OPINION: This article may contain commentary which reflects the author’s opinion.
Commentators have taken notice of the judge’s decision to require jurors in the E. Jean Carroll case involving former President Donald Trump to maintain their anonymity.
The second defamation trial of the former president in New York has begun with jury selection. After a court found Trump civilly liable for defamation and sexual assault, journalist Carroll received $5 million in damages in May 2023.
Attorneys for Carroll are requesting an additional $10 million in compensatory damages and “substantially more” due to the former president’s persistent denial of the allegations that he assaulted Carroll in the changing room of a New York City department store in the mid-1990s. He claims he is unaware of Carroll’s identity and that she is not his “type.”
In a CNN town hall meeting, Trump also referred to Carroll’s account as “fake” and called her a “whack job.” Judge Lewis Kaplan found that Trump’s statements about Carroll were libelous in his ruling from early September.
Judge Kaplan said Trump will face an anonymous nine-person jury with the names, addresses, and places of employment of prospective jurors kept secret, saying he found “strong reason” to provide special protections for jurors at the civil trial.
He cited the Republican criticizing Carroll in public and the “extensive media coverage” of her case as well, as well as his conduct in New York Attorney General Letitia James’ civil fraud lawsuit against him, where Trump has been fined twice for violating a gag order with comments about his clerk.
If juror identities were disclosed, “there would be a strong likelihood of unwanted media attention to the jurors, influence attempts, and/or harassment or worse by supporters of Mr. Trump (and/or by Mr. Trump himself),” Kaplan wrote.
These measures were used in the first trial regarding Trump and Carroll. Jurors will also be transported together to and from the courthouse and looked after by U.S. marshals during breaks in the trial.
Writing on X, formerly Twitter, Harry Litman said anonymizing the jury showed “how much Trump has twisted and corrupted the system.”
Shades of “Reservoir Dogs”: Judge Kaplan instructs jury in E Jean Carroll defamation trial that they are anonymous and that they should refer to each other with fictitious names. Amazing how much Trump has twisted and corrupted the system.
— Harry Litman (@harrylitman) January 16, 2024
X user Christopher Webb said Judge Kaplan “is clearly not messing around” and suggested jurors should be concerned.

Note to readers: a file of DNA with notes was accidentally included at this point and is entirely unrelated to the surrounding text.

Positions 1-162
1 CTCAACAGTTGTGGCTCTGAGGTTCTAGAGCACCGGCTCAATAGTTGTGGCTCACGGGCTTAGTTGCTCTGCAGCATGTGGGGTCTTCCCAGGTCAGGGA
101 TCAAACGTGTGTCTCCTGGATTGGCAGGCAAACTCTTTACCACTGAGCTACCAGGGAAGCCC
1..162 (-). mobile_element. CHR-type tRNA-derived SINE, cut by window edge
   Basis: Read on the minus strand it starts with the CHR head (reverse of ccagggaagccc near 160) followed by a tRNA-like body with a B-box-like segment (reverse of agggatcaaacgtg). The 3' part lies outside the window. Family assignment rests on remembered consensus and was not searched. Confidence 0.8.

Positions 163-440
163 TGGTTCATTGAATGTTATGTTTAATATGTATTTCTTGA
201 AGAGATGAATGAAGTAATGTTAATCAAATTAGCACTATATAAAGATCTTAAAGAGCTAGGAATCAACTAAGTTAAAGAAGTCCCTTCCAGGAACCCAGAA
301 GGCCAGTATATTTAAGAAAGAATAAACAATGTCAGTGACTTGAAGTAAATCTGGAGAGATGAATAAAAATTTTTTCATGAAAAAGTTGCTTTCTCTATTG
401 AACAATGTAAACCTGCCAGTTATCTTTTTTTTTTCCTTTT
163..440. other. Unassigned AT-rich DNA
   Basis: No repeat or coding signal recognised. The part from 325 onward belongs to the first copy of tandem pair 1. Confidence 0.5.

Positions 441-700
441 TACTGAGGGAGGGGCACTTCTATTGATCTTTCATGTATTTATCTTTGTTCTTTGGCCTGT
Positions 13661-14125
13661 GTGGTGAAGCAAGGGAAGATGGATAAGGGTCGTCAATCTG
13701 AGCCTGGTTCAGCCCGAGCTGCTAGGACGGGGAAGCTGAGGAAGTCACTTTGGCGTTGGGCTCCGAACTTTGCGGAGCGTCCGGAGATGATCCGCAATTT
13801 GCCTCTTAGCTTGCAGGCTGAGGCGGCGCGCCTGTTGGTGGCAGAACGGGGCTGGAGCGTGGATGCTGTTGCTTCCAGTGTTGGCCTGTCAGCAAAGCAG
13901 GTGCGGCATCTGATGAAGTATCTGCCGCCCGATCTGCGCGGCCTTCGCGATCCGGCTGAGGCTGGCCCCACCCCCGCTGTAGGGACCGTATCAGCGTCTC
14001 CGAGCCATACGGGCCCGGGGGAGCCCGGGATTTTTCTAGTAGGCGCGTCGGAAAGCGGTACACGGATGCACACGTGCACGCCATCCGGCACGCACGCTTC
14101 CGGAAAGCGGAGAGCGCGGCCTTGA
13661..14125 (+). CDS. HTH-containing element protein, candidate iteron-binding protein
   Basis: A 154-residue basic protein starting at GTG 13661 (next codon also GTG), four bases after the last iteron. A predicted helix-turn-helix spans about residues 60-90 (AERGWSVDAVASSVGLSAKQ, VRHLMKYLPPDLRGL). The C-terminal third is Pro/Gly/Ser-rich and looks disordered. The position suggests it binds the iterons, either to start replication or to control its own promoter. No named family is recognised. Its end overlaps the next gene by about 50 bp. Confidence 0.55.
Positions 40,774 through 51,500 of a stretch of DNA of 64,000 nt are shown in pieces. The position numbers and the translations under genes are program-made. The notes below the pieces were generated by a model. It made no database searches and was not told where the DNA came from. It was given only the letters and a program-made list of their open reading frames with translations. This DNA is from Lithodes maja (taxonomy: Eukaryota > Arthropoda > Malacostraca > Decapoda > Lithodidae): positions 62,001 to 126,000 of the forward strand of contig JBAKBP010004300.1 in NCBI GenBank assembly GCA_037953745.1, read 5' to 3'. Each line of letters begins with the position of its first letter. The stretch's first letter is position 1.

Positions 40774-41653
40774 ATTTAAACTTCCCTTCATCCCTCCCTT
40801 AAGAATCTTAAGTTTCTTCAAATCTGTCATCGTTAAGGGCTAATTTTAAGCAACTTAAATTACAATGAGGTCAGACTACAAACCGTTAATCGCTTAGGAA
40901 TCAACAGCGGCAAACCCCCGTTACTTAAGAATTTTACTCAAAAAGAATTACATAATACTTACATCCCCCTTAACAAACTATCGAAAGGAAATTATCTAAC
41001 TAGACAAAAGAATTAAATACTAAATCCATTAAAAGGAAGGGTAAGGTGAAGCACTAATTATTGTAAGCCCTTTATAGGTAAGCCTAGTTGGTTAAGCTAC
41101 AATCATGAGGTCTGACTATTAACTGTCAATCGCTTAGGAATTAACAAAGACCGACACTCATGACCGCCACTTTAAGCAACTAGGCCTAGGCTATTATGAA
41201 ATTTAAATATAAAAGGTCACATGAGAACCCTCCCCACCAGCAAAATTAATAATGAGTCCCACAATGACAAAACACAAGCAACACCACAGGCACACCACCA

Life of an anonymous Trump juror…
The judge in the E. Jean Carroll defamation trial is clearly not messing around — but if I was juror and heard the judge say that the jurors should be anonymous even to each other, I would be processing in my mind how to get off that jury.… pic.twitter.com/lhVbB0oouS
— Christopher Webb (@cwebbonline) January 17, 2024
According to Glenn Kirschner, a former assistant US attorney and vocal critic of the previous president, the only two instances in which he had dealt with anonymous juries were those involving major criminal organizations, and those were more than 30 years ago.
The “extraordinary security measures” he referred to in his YouTube video demonstrated that Trump “poses the kind of danger to jurors” that prompted Judge Kaplan to take action.
Additionally, he mentioned that if the jury had been named, Trump’s followers might have responded to social media posts denouncing them.
At the outset of the trial, Trump attacked Carroll on social media, accusing it of being “fake” and restating his assertion that he has never met Carroll.
Carroll will likely take the stand to testify when the case resumes on Wednesday.
Last week, the judge imposed several limits on what Trump and his legal team can say during an upcoming trial for defaming Carroll.
According to The New Republic, the trial for comments he made while president in 2019 in which he claimed that Carroll accused him of raping her so she could promote her memoir starts next week, on Tuesday. The presiding judge, Lewis Kaplan, has already determined that Trump is liable for defamation, meaning the trial is mostly to set damages.
“Kaplan issued an order Tuesday barring Trump and his lawyers from discussing Carroll’s choice of lawyer or who might be paying her legal fees. They are prohibited from making comments ‘concerning Ms. Carroll’s past romantic relationships, sexual disposition, and prior sexual experiences,’ and they cannot argue that Trump did not sexually abuse Carroll or act with actual malice when making his comments about her” the outlet reported.